SWRCB Releases Draft Emergency Curtailment Regulation - On July 23, 2021 the State Water Resources Control Board released draft emergency regulation to authorize the curtailment of water diversions for the Sacramento-San Joaquin Delta watershed that will apply to all post-1914 water right holders and some pre-1914 and even riparian. At its August 3, 2021 the SWRCB adopted the emergency curtailment regulation . The next step is for the Office of Administrative Law to review and then will be enforceable by the water board sometime in late August. It is important for water users within NDWA to know that under the Agency's 1981 Contract, DWR is obligated to furnish water from the State Water Project to meet the reasonable and beneficial uses on lands within the NDWA, to the extent water may not otherwise be available under the water users' own water rights. This means that even if a landowner or reclamation district's water rights are curtailed by the SWRCB, within NDWA landowners may continue to divert water pursuant to the 1981 Contract to the extent water from the State Water Project is physically available. If you own land within NDWA and you receive a water right curtailment order, it is important that you follow the water diversion and use reporting procedures and requirements established by the SWRCB. Further, you should state that your continued diversion and use of water is occurring under the alternative water supply assurances provided by the State under the 1981 Contract. If you have questions regarding the notice or certification form, contact Kristi Matal in the Delta Watermaster's Office by calling (916) 319- 8264 or emailing her at email@example.com. In addition, due to the serious shortage of water in the system and extremely low reservoir storage levels, water users should explore opportunities to conserve water when possible.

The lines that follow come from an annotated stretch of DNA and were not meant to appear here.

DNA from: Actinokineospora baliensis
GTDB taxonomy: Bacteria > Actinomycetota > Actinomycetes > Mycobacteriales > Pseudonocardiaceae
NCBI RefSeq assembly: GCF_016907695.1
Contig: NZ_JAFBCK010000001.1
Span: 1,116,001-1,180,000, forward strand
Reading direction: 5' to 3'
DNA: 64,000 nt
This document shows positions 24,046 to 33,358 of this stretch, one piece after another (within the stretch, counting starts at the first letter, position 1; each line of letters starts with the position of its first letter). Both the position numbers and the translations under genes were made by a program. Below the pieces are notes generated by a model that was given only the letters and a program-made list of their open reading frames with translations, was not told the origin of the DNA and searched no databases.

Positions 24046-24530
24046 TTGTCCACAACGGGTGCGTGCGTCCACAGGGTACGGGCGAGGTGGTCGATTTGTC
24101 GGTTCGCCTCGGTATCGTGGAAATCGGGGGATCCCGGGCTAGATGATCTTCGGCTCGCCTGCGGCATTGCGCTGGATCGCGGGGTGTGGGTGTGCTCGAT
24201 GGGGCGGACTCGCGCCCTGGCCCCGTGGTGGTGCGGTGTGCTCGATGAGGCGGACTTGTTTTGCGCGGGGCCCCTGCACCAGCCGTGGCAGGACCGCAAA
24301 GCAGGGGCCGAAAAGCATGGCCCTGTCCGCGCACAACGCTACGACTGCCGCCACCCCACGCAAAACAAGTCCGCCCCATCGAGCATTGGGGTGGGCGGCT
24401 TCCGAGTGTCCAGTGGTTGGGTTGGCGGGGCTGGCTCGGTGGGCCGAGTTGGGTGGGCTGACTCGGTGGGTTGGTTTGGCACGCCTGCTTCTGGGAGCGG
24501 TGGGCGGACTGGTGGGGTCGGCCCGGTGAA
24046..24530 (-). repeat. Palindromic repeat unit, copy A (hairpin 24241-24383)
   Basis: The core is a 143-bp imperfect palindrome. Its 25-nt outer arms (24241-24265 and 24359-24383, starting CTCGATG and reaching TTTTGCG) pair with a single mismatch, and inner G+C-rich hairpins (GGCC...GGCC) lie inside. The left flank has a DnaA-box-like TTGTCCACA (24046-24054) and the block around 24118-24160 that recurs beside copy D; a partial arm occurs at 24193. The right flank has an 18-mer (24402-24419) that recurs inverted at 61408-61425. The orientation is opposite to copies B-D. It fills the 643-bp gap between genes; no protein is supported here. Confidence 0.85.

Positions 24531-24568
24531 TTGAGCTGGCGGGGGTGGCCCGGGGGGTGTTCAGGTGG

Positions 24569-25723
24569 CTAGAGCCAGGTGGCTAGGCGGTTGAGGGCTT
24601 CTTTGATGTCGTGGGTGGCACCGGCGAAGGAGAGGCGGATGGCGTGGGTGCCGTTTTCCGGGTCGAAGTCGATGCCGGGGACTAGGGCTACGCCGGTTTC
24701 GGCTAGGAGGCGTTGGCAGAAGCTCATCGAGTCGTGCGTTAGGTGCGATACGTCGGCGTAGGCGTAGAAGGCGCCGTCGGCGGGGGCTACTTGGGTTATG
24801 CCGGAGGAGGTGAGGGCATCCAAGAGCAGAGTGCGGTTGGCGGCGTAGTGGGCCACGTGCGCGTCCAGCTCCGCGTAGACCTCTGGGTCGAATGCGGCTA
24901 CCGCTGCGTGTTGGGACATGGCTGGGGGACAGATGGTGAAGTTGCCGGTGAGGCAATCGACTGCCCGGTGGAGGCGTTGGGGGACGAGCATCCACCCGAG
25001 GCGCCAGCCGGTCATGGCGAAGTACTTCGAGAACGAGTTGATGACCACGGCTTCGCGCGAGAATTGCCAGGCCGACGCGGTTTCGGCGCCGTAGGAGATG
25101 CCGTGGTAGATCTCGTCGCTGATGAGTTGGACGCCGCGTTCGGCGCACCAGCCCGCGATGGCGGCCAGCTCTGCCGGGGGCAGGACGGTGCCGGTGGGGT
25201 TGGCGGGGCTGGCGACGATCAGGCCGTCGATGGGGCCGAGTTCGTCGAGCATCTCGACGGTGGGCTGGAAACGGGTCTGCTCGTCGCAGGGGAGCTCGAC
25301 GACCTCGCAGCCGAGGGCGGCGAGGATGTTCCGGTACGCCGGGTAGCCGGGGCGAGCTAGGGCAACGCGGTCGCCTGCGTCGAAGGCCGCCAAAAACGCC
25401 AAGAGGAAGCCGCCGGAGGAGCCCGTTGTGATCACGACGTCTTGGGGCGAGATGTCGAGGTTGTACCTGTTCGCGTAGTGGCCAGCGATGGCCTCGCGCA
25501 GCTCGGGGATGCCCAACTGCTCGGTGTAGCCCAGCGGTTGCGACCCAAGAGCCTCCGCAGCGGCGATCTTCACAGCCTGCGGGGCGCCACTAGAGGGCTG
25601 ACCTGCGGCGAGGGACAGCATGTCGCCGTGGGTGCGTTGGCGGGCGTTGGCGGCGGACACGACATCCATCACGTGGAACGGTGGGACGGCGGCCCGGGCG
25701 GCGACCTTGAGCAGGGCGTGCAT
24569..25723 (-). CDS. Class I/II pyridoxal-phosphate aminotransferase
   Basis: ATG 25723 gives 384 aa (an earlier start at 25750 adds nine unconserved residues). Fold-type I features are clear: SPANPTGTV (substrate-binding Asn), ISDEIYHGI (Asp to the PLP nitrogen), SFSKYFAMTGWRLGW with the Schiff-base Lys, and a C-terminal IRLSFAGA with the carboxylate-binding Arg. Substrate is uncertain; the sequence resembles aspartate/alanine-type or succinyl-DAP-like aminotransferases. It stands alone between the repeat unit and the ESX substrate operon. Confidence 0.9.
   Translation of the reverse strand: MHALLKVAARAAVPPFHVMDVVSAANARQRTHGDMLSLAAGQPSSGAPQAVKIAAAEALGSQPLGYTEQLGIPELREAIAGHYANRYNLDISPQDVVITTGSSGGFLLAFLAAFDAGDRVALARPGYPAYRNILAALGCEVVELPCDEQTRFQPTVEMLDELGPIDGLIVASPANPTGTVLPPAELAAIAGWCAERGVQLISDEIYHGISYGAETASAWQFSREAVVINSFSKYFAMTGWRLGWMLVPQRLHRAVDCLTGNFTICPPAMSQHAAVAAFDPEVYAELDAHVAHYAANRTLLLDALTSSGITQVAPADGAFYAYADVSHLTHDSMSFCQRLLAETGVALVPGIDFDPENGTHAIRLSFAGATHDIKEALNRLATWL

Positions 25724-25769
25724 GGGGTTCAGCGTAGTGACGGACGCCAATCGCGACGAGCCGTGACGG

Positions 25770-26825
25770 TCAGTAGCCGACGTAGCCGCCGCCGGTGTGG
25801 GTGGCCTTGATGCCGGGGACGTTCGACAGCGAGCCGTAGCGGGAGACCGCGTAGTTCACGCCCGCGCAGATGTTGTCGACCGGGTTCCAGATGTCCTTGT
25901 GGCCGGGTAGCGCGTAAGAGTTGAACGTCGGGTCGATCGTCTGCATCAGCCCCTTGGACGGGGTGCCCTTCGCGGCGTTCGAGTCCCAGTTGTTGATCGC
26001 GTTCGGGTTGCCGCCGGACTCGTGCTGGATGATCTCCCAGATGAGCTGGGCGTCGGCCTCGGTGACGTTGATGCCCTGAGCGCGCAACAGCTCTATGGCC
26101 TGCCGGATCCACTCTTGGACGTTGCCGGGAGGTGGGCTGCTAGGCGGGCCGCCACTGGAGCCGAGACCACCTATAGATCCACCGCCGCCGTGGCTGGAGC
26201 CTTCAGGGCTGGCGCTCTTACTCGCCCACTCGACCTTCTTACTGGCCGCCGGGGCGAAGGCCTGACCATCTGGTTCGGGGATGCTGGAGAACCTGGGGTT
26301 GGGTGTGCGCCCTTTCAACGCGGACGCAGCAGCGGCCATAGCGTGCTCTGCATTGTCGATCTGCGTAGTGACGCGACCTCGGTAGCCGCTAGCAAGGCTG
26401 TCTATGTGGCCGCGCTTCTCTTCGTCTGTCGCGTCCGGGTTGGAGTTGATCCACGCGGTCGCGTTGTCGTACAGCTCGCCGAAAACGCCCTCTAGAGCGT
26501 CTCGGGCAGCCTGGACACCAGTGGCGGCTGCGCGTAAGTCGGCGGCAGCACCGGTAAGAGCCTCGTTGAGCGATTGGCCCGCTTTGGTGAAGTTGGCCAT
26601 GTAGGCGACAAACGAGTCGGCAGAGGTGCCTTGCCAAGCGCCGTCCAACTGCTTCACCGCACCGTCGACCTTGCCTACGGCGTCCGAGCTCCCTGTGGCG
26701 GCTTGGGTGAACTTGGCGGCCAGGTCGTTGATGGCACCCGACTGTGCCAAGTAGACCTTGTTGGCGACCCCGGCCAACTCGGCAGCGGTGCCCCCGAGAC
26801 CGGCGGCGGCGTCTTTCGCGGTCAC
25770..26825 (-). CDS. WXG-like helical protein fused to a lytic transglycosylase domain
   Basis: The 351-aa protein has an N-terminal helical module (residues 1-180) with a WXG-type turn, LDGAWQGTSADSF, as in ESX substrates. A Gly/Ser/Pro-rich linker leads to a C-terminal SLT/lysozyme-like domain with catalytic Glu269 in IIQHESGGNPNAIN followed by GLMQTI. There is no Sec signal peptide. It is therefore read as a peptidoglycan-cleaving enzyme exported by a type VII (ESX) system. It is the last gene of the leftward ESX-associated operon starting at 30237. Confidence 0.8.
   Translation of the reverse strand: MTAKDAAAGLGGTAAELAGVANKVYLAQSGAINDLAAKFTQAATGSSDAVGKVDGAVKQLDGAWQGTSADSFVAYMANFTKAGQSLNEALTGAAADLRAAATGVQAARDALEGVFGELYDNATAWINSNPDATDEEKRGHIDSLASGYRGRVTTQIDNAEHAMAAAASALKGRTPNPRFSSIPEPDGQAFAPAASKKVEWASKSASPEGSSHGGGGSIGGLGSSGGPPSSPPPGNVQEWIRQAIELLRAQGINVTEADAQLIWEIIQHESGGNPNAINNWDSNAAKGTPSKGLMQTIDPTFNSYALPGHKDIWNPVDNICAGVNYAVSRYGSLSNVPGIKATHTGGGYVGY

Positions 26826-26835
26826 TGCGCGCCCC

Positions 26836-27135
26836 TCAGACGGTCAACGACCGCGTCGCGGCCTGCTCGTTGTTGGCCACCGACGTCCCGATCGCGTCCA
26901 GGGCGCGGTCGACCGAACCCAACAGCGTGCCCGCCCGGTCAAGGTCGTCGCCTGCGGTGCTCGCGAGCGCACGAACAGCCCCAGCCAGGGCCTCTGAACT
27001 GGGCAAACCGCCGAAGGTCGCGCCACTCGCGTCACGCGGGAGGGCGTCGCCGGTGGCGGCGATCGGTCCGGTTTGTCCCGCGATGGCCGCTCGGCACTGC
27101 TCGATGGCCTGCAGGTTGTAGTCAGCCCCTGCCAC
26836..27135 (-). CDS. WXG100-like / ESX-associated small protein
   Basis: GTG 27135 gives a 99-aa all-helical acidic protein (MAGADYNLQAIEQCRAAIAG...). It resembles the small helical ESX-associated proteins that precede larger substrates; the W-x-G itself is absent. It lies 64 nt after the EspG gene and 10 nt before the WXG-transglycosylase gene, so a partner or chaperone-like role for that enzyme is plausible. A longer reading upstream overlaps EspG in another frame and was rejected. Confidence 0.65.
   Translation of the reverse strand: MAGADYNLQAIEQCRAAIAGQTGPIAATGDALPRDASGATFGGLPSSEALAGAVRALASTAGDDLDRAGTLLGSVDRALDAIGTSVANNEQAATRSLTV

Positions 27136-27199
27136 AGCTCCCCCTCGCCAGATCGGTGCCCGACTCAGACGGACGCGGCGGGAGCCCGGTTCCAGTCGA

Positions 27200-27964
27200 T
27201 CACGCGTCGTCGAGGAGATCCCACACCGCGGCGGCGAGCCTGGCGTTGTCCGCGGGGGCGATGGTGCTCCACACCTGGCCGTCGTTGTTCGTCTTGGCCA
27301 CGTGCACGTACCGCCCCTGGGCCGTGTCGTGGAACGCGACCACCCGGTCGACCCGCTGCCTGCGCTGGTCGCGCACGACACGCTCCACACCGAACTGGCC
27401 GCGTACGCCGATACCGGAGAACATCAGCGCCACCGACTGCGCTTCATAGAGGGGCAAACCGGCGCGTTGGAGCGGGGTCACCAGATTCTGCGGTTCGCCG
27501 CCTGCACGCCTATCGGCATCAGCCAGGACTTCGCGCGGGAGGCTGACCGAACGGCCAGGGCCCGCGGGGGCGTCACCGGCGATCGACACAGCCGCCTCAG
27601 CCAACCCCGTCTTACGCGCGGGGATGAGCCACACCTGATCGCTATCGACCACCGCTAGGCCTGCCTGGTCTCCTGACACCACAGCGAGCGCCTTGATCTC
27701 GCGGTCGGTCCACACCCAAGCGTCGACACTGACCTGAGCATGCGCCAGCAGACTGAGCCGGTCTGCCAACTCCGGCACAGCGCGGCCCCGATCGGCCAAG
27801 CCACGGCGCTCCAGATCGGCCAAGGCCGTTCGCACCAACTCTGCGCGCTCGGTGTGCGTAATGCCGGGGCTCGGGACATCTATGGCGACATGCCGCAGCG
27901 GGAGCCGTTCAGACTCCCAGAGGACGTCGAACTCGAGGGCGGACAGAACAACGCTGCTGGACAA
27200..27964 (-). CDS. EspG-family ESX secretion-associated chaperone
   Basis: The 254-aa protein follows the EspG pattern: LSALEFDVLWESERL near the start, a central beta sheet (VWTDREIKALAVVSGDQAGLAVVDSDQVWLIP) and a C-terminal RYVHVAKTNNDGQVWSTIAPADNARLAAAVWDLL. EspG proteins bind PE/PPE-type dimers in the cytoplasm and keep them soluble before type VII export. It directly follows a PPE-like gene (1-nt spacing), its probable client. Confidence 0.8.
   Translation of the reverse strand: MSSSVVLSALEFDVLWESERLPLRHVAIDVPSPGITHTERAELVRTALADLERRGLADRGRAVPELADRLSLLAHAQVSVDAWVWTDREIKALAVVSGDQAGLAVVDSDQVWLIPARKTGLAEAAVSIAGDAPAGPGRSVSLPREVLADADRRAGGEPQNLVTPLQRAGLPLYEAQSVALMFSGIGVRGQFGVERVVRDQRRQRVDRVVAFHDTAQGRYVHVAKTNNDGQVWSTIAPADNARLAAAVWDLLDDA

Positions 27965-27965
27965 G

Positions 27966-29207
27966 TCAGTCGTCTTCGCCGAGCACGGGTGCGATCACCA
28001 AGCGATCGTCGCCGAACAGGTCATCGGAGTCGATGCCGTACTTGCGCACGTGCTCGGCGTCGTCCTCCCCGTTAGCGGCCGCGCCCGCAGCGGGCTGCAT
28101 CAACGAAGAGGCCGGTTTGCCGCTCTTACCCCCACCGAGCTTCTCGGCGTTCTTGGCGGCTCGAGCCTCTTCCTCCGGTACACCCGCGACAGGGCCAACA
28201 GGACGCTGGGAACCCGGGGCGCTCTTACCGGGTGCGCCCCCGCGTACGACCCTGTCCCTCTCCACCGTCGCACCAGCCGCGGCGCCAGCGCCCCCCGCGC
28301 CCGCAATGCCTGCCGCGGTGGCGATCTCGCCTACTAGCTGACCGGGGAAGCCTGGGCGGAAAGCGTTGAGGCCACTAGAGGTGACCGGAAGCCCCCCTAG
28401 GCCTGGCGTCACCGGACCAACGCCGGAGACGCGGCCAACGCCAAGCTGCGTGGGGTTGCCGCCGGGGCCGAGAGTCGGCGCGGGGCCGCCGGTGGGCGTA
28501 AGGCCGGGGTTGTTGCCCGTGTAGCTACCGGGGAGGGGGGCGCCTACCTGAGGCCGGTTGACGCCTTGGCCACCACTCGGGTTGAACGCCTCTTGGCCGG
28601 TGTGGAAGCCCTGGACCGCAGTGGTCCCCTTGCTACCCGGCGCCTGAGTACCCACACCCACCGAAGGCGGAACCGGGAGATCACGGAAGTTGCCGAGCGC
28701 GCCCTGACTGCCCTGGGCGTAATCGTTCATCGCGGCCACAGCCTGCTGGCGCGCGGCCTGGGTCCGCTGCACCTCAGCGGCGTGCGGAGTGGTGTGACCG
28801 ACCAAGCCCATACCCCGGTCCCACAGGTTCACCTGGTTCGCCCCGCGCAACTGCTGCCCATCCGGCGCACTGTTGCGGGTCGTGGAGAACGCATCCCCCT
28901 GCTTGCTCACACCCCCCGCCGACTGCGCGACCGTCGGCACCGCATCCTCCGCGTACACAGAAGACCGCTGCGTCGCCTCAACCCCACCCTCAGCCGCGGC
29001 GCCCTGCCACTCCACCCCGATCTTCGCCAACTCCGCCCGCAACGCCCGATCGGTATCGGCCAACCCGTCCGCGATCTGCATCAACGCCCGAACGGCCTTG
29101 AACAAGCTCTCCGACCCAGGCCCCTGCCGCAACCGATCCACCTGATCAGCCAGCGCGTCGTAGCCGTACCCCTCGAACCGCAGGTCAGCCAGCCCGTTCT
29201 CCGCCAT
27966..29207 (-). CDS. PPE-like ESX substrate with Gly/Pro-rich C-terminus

Salinity Levels Exceeded at Three Mile Slough and Rio Vista - For approximately two weeks, between late June and early July 7 2021, the 14-day mean Electrical Conductivity (EC) exceeded the salinity criteria in the 1981 NDWA Contract at both the Rio Vista and Three Mile Slough monitoring locations (see memo by MBK Engineers); however, the mean daily values at these locations have been below the criteria since about the first of July. Because real time conditions at all seven monitoring locations fluctuates with the tides; growers and irrigators should monitor conditions near their diversion points. Currently, the salinity levels at all seven monitoring locations specified in the Contract are within the water quality criteria, but is trending up at the Three Mile Slough location.